Former Republic writer talks about journey with Alzheimer’s

Embedded journalism typically refers to news reporters attached to military units engaged in war.

Greg O'Brien

Greg O’Brien

In the case of Greg O’Brien, the term applies to the award-winning journalist’s personal battle with early-onset Alzheimer’s disease. O’Brien is embedded in his own mind, chronicling his journey with hope, faith and humor in his new book On Pluto: Inside the Mind of Alzheimer’s.

O’Brien will speak and sign books from 5 p.m. to 7 p.m. Nov. 20 at Arizona State University Walter Cronkite School of Journalism, 555 N. Central Ave. Sponsored by Hospice of the Valley, the “Voices of Alzheimer’s” event also includes the agency’s dementia program director Maribeth Gallagher – a doctor of nursing practice and national expert on the disease, the sixth-leading cause of death in the United States.

O’Brien was diagnosed with early-onset Alzheimer’s in 2009, at the age of 59.

His mother and grandfather also had the disease; they share a common gene. O’Brien decided to face down the demon and write about it, chronicling moments like gargling with rubbing alcohol instead of mouthwash, introducing himself to a friend he’d known for decades, and getting lost for hours on a drive then coasting into his driveway at home with the lights off to escape detection.

With more than 35 years’ experience as a writer, editor, investigative reporter and publisher – including The Arizona Republic – O’Brien tells his story with grace and insight. It is a story about living with Alzheimer’s, not dying from it. O’Brien lives with his family in Cape Cod, where he served as editor of the local newspaper.

There is no charge for the event, which is open to the public. A short documentary film clip about O’Brien and his family produced by “Hoop Dreams” director Steve James will be shown. Valley businessman Ray Artigue, a Cronkite board member, will moderate the event. A question-and-answer session also will be held followed by light refreshments.

To RSVP, contact 602-636-5394 or

‘From Journalist to Author: Turning Your Beat into a Book’ set for Oct. 7

Many Arizona journalists are facing reduced hours, unpaid “furcations” and the possibility of even more layoffs at their place of business. It’s not bad time to start thinking of ways to supplement your income. Why not take some of those hundreds of hours spent on investigating notable issues and incidents (which got you only 20 column inches total) and turn it into a non-fiction bestseller? We present three former Virg Hill Journalists of the Year who have done just that, with great success. Here how they were inspired, how they got started and what they learned from the process.

Panelists include:

Jana Boomersbach, an acclaimed and respected journalist whose work has encompassed every facet of the profession: she’s been a reporter and editor for both weekly and daily newspapers; she’s written a book and is a major contributor to an anthology; she’s written columns and investigative stories for magazines; she’s appeared on television with both political commentaries and investigative stories. Boomersbach has written two non-fiction books based on her past investigative reports: “The Trunk Murderess: Winne Ruth Judd,” which won Arizona’s Don Bolles Award for Investigative Reporting and was recognized as one of the nation’s five top non-fiction books in 1992, when it was nominated for the prestigious Edgar Allan Poe Award; and “Bones in the Desert: The True Story of a Mother’s Murder and a Daughter’s Search.” It examines the 2004 murder and secret desert burial of Loretta Bowersock, mother of Arizona’s “domestic diva,” Terri Bowersock of Terri’s Design & Consign. The book discovers the horrible secrets that led to this “classic case of elder abuse” and examines the impact of this tragedy on all it touched.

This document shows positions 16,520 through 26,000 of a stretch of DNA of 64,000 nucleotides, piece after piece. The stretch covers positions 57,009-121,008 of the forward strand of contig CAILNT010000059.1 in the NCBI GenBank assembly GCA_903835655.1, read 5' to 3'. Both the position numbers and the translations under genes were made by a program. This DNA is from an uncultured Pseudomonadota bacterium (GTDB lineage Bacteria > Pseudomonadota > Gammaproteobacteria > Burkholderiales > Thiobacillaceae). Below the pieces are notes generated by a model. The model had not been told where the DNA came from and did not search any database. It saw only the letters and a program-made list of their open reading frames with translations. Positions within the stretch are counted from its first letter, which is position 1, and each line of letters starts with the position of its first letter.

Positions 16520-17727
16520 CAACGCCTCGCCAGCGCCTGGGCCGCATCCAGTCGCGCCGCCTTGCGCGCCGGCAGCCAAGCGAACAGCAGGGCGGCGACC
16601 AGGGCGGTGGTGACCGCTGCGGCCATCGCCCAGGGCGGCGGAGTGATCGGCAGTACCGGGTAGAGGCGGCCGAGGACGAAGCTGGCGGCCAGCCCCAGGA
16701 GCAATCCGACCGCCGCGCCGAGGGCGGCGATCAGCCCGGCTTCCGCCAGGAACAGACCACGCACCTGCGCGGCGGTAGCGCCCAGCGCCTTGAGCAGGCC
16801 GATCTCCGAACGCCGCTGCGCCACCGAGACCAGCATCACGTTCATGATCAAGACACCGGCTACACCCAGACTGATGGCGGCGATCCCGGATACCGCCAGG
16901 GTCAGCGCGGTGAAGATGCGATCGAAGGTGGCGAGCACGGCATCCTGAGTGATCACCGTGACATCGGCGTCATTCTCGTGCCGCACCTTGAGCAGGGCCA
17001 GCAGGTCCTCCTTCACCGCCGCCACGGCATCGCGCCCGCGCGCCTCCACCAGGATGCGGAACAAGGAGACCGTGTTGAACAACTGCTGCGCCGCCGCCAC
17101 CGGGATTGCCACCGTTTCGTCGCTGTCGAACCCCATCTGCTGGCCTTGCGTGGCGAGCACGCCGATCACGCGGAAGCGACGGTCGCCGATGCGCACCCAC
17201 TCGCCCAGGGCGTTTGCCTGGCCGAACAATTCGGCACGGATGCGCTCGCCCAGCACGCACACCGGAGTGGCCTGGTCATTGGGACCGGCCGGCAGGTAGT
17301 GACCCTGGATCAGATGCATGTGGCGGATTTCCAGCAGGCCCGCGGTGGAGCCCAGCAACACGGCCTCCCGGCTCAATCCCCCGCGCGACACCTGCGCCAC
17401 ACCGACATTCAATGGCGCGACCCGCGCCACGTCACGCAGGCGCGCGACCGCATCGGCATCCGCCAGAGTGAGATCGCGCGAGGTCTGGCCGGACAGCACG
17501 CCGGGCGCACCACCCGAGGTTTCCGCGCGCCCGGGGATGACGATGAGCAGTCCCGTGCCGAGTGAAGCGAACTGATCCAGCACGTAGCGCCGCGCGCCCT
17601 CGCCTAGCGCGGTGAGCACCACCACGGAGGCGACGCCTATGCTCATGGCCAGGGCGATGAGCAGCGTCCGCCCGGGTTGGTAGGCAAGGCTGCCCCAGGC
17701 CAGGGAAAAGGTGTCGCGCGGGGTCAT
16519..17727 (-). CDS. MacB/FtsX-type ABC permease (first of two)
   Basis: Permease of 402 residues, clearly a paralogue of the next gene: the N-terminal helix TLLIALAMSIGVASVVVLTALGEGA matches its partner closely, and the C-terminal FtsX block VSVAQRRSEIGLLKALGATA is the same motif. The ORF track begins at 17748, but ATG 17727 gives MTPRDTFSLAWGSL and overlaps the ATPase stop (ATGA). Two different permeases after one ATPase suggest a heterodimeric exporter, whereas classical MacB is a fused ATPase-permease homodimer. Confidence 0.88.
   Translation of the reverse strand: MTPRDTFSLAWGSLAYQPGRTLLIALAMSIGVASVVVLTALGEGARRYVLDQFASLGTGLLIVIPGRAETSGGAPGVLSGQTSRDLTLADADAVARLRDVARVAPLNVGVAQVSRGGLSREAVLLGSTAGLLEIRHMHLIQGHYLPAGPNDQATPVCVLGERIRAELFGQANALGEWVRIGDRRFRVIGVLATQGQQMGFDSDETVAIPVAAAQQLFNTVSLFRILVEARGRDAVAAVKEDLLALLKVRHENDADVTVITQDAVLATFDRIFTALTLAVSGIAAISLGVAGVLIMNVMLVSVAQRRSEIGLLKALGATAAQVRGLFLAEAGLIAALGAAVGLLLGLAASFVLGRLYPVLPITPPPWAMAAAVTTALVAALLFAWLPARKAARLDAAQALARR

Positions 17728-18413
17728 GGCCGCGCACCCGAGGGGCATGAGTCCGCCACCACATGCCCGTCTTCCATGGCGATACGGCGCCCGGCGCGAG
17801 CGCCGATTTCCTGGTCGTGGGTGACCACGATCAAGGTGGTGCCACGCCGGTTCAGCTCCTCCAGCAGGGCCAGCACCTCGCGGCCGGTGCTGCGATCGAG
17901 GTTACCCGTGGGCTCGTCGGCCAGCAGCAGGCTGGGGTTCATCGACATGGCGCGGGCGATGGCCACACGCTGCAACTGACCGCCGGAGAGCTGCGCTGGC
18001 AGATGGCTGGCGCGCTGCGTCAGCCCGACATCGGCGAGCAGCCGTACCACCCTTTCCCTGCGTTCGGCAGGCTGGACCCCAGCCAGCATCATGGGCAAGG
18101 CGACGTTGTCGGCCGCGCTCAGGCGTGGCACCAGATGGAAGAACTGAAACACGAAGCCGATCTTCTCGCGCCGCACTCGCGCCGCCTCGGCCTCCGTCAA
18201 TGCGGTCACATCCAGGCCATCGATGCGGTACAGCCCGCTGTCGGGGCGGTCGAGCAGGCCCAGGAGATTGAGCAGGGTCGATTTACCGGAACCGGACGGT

Shanna Hogan, author of “Dancing with Death: The True Story of a Glamorous Showgirl, Her Wealthy Husband and a Horrifying Murder.” In 2004, former stripper-turned-suburban-housewife Marjorie Orbin filed a missing person’s report on her husband. She claimed that Jay, a successful art dealer, had left town on business after celebrating their son’s birthday more than a month before. And then, a shocking discovery: Jay’s headless, limbless torso was discovered on the outskirts of the Phoenix desert—and all evidence pointed to Marjorie as the killer. An Arizona State University journalism graduate, Hogan has written for several Arizona-based publications. She has received numerous writing awards, including first place honors for crime reporting, feature writing and investigative journalism.

Terry Greene Sterling, author of “Illegal: Life And Death In Arizona’s Immigration War Zone.” This book sheds light on the invisible immigrants who persevere despite kidnappings and drug wars, an ongoing recession, and laws barring them from working, learning, and driving. Sterling has been a journalist for over 25 years, and has been honored with 49 national and regional journalism awards. She was a staff writer for Phoenix New Times for 14 years, and then branched out on her own. She is currently a contributor for The Daily Beast, and Writer-in-Residence at the Walter Cronkite School of Journalism and Mass Communication at Arizona State University. Her work has also appeared in The Washington Post,,, The Nieman Narrative Digest, PHOENIX Magazine, The Arizona Republic, Arizona Highways, High Country News, and Preservation Magazine.

The program takes place 6-8:30 p.m. Friday, Oct. 7 in the Rio Salado room at Monti’s La Casa Vieja, 100 S. Mill Ave. in Tempe. Cost is $5 for SPJ members and students with ID, and $10 for non-members and guests. There will be complimentary refreshments and a cash bar. RSVP requested by Oct. 5 at:

To download the program flier, click here. For more information, call Teri Carnicelli at 602-410-1267.